Sudhir begins the narrative by describing his student days in the PhD program in sociology at the University of Chicago. He lives alone between Hyde Park, where the university is, and Woodlawn, a neighborhood of lower-income families, predominately African-American. Sudhir notes that in the first few weeks, although he enjoyed walking around both Hyde Park and Woodlawn, he realized there was a large gulf between life in the two areas. Sudhir wonders how to bridge this gulf, and, in the meantime, observes what he can about Woodlawn and the people living there.
The social geography of Chicago becomes an important part of Sudhir’s account. Here, he sets the stage for what, exactly, the South Side is – a predominantly African-American set of neighborhoods with a large, prestigious, and wealthy research institution plopped down in the center. It is this divide between “town and gown,” between projects and university life, that will lie beneath much of Sudhir’s narrative.
Sudhir writes that, as professionals, sociologists are divided between those who conduct quantitative, mostly statistical, research, and those who describe societies as they observe and experience them. Sudhir wonders whether he wants to engage in one or another of these subdivisions of his field, or if he has to choose between them at all. Meanwhile, he meets Professor William Julius Wilson, a member of the UChicago sociology faculty, and agrees to ask survey questions of African Americans living in the neighborhoods surrounding the university.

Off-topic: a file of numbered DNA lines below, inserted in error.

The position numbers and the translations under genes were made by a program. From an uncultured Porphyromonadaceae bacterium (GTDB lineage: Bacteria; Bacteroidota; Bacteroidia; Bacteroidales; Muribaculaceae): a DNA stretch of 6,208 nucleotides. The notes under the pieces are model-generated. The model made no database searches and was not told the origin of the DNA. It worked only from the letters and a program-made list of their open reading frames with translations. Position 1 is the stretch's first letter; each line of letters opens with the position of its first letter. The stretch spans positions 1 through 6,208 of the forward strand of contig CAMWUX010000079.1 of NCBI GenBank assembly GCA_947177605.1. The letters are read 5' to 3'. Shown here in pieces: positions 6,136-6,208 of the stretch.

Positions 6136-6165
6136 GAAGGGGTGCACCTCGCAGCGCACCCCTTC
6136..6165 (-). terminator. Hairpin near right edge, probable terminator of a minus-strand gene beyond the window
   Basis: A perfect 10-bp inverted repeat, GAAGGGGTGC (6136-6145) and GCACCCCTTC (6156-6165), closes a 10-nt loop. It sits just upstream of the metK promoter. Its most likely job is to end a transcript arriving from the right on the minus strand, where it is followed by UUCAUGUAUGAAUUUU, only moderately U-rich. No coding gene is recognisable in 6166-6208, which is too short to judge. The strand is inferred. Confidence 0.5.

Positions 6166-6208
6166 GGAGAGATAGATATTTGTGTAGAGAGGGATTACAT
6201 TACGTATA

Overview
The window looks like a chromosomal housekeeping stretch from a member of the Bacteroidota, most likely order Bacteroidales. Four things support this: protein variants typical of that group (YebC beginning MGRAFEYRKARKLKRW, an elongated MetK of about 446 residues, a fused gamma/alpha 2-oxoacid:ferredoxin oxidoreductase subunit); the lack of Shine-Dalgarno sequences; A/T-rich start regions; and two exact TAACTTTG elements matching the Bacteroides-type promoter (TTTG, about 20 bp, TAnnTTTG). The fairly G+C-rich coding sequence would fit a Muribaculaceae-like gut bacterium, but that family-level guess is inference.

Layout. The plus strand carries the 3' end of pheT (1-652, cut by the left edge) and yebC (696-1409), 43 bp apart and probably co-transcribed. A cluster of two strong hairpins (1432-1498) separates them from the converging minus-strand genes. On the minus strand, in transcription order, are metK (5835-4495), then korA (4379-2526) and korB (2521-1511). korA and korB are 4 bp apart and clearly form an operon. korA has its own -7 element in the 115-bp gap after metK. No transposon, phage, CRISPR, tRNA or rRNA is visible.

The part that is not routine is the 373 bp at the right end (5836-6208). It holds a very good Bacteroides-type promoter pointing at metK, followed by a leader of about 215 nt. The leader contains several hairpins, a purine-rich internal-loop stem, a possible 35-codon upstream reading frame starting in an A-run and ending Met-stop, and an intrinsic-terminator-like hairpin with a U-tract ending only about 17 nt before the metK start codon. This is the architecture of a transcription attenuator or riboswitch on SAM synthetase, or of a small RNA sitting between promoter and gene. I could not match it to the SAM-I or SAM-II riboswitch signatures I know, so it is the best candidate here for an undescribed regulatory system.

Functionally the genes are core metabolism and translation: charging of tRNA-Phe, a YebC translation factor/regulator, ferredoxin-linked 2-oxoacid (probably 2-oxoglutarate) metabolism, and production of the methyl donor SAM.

Professor Wilson will be a steady, but not overwhelming, presence in the book. From time to time, he will enter the scene to give Sudhir advice, tell him that his tack might need adjusting, or that his observations of gang life might need to be reined in slightly to adhere to researcher reporting laws. But for the most part, Professor Wilson allows Sudhir to do his work – and is proud of the research Sudhir produces.
Sudhir meets a group of older men, including two named Charlie and Old Time, in Washington Park, where he often jogs to clear his mind after classes. Sudhir talks to them about the South Side of Chicago, where many Irish immigrants used to live before they left for the Chicagoland suburbs, and before African American families began moving into the neighborhood. Charlie and Old Time say that they have little hope relations between white and black populations in Chicago can improve. They also say that they wonder whether black poverty as a social issue can be solved or even lessened, either by people suffering from it or by the local and state government charged with helping them.
Charlie and Old Time provide an opportunity for Sudhir to reflect on some of the political and social changes on the South Side from the 1960s to the 1980s. As Charlie and Old Time both note, there was a sense of genuine political possibility in that area in times past, especially when “gangs” were more closely related with politically-active groups like the Black Panthers. Charlie and Old Time are now seemingly more inclined to accept the racial divisions that seem so entrenched in Chicago, but they also think wistfully of how it used to be.